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Eating in Dickens and Gogol

Permanent Link: http://ncf.sobek.ufl.edu/NCFE003680/00001

Material Information

Title: Eating in Dickens and Gogol Social Communion or Spiritual Lack
Physical Description: Book
Language: English
Creator: Pagano, Gina
Publisher: New College of Florida
Place of Publication: Sarasota, Fla.
Creation Date: 2006
Publication Date: 2006

Subjects

Subjects / Keywords: Food in Literature
Dickens, Charles
Gogol, Nikolai
Hunger
Spirituality
Capitalism
Genre: bibliography   ( marcgt )
theses   ( marcgt )
government publication (state, provincial, terriorial, dependent)   ( marcgt )
born-digital   ( sobekcm )
Electronic Thesis or Dissertation

Notes

Abstract: This thesis explores the overwhelming inclusion of food scenes in literature. Food and eating in nineteenth and twentieth century works of fiction signify larger desires, such as sexual appetite, spiritual attainment, and social communion. I explore the specific literary and historical treatment of food and eating in Dead Souls (1842) by Nikolai Gogol and �A Christmas Carol� (1843) by Charles Dickens. Dickens and Gogol communicate social problems specific to 1840s England and Russia in their depiction of hunger, feasts, and gluttony. While both authors use food to signify class tension in the rise of a marketeconomy in England and Russia, Dickens�s use of food posits a more constructive vision of community in contrast to Gogol. Feasting functions as a builder of community in �A Christmas Carol,� while in Dead Souls, eating satirizes the spiritual and moral decay of Russia�s burgeoning middle class. Dickens�s use of food is ultimately more life-affirming than Gogol�s; the former promotes the formation of a cohesive social order through the secularized Christian feast at the expense of individual appetite.
Statement of Responsibility: by Gina Pagano
Thesis: Thesis (B.A.) -- New College of Florida, 2006
Electronic Access: RESTRICTED TO NCF STUDENTS, STAFF, FACULTY, AND ON-CAMPUS USE
Bibliography: Includes bibliographical references.
Source of Description: This bibliographic record is available under the Creative Commons CC0 public domain dedication. The New College of Florida, as creator of this bibliographic record, has waived all rights to it worldwide under copyright law, including all related and neighboring rights, to the extent allowed by law.
Local: Faculty Sponsor: Wallace, Miriam

Record Information

Source Institution: New College of Florida
Holding Location: New College of Florida
Rights Management: Applicable rights reserved.
Classification: local - S.T. 2006 P1
System ID: NCFE003680:00001

Permanent Link: http://ncf.sobek.ufl.edu/NCFE003680/00001

Material Information

Title: Eating in Dickens and Gogol Social Communion or Spiritual Lack
Physical Description: Book
Language: English
Creator: Pagano, Gina
Publisher: New College of Florida
Place of Publication: Sarasota, Fla.
Creation Date: 2006
Publication Date: 2006

Subjects

Subjects / Keywords: Food in Literature
Dickens, Charles
Gogol, Nikolai
Hunger
Spirituality
Capitalism
Genre: bibliography   ( marcgt )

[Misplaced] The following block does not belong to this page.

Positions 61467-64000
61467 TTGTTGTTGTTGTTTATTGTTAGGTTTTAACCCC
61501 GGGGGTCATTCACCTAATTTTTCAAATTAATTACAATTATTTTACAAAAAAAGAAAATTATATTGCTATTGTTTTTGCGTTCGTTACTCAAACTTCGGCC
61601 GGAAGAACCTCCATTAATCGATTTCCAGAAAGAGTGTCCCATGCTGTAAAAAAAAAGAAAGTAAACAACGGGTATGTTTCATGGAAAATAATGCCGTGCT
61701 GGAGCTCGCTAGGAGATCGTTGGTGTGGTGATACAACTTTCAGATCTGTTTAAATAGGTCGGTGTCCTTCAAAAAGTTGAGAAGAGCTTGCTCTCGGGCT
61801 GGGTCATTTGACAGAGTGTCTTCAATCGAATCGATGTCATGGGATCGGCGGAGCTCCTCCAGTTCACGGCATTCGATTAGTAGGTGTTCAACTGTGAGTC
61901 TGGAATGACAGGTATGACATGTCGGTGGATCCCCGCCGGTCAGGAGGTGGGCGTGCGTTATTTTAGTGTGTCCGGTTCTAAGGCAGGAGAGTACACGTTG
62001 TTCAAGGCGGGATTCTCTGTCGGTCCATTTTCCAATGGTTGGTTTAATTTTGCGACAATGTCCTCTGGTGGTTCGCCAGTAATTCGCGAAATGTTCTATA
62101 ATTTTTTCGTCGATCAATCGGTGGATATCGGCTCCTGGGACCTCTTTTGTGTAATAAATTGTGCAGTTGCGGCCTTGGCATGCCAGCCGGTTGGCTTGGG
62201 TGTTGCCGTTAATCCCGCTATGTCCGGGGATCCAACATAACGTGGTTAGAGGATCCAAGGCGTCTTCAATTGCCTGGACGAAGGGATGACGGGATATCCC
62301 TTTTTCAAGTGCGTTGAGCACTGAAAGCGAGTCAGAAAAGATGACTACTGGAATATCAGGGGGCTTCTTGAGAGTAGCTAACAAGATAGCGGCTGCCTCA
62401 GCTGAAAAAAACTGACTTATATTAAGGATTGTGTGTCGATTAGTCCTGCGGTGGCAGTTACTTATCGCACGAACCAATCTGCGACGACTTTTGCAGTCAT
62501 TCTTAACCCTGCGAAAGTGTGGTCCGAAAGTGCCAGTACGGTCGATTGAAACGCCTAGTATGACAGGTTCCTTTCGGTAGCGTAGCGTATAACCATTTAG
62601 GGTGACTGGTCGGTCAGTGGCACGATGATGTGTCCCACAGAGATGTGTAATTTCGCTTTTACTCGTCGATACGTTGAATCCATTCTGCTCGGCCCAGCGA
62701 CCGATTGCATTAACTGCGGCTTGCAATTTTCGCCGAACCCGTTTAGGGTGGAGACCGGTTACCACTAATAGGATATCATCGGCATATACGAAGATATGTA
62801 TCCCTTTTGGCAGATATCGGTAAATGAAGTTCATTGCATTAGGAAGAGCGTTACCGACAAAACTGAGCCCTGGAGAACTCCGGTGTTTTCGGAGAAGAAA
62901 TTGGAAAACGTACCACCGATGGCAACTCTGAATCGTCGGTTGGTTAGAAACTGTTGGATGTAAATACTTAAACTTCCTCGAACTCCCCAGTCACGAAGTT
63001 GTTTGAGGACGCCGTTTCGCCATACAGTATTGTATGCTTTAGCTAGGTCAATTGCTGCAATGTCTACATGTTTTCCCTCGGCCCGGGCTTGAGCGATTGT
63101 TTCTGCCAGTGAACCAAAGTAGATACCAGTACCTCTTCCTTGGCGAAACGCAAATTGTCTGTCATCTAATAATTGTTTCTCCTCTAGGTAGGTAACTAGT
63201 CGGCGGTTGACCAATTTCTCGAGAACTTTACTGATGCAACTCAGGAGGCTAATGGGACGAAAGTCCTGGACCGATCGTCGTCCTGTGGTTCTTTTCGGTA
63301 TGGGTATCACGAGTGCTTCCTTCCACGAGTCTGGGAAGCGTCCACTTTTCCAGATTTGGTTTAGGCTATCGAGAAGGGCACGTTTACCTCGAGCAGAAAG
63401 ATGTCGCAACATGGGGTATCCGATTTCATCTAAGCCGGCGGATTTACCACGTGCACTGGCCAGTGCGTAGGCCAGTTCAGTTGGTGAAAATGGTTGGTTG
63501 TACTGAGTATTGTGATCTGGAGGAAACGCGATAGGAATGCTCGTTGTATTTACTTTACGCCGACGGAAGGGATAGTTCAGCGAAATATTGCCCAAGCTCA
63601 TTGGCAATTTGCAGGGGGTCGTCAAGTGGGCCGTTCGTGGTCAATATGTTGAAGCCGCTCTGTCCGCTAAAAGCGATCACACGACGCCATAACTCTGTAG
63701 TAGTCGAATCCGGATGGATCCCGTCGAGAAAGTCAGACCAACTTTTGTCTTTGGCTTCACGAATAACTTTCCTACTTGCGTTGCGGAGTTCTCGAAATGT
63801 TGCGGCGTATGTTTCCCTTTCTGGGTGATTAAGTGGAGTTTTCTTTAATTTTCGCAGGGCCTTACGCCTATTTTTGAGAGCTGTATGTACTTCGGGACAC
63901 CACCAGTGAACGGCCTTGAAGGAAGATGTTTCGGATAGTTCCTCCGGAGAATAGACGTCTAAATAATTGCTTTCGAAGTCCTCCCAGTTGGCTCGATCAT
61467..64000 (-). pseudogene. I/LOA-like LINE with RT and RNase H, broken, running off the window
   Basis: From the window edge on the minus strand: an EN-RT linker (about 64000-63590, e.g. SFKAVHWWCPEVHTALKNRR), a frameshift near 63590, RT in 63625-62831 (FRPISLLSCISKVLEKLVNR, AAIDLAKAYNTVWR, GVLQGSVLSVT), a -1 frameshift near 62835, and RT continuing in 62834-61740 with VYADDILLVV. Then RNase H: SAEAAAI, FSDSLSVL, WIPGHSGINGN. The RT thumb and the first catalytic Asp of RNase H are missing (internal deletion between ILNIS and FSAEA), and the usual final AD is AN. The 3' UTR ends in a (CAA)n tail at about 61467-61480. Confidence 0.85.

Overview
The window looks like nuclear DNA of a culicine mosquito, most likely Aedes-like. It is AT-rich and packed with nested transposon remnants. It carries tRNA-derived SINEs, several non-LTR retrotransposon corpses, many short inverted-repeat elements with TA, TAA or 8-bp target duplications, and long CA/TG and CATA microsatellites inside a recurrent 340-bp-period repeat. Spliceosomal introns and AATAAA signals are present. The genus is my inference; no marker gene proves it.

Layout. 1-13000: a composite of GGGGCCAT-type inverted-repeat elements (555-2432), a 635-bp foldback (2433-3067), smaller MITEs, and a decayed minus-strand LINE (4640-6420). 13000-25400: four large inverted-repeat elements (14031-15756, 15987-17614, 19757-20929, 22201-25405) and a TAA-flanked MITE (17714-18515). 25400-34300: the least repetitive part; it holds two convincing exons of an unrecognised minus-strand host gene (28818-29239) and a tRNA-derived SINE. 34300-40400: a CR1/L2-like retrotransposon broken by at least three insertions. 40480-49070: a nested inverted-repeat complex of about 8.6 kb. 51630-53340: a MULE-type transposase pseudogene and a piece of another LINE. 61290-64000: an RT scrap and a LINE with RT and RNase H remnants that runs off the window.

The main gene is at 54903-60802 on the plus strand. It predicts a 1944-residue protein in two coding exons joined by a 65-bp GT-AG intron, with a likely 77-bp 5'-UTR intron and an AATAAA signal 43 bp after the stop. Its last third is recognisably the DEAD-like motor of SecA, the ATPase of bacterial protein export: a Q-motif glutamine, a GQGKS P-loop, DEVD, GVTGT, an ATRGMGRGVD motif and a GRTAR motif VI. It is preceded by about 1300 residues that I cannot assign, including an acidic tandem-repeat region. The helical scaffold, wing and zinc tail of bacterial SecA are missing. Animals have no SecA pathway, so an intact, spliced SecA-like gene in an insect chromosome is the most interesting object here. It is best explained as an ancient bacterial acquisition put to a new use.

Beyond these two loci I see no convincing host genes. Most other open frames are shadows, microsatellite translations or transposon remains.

theses   ( marcgt )
government publication (state, provincial, terriorial, dependent)   ( marcgt )
born-digital   ( sobekcm )
Electronic Thesis or Dissertation

Notes

Abstract: This thesis explores the overwhelming inclusion of food scenes in literature. Food and eating in nineteenth and twentieth century works of fiction signify larger desires, such as sexual appetite, spiritual attainment, and social communion. I explore the specific literary and historical treatment of food and eating in Dead Souls (1842) by Nikolai Gogol and �A Christmas Carol� (1843) by Charles Dickens. Dickens and Gogol communicate social problems specific to 1840s England and Russia in their depiction of hunger, feasts, and gluttony. While both authors use food to signify class tension in the rise of a marketeconomy in England and Russia, Dickens�s use of food posits a more constructive vision of community in contrast to Gogol. Feasting functions as a builder of community in �A Christmas Carol,� while in Dead Souls, eating satirizes the spiritual and moral decay of Russia�s burgeoning middle class. Dickens�s use of food is ultimately more life-affirming than Gogol�s; the former promotes the formation of a cohesive social order through the secularized Christian feast at the expense of individual appetite.
Statement of Responsibility: by Gina Pagano
Thesis: Thesis (B.A.) -- New College of Florida, 2006
Electronic Access: RESTRICTED TO NCF STUDENTS, STAFF, FACULTY, AND ON-CAMPUS USE
Bibliography: Includes bibliographical references.
Source of Description: This bibliographic record is available under the Creative Commons CC0 public domain dedication. The New College of Florida, as creator of this bibliographic record, has waived all rights to it worldwide under copyright law, including all related and neighboring rights, to the extent allowed by law.
Local: Faculty Sponsor: Wallace, Miriam

Record Information

Source Institution: New College of Florida
Holding Location: New College of Florida
Rights Management: Applicable rights reserved.
Classification: local - S.T. 2006 P1
System ID: NCFE003680:00001

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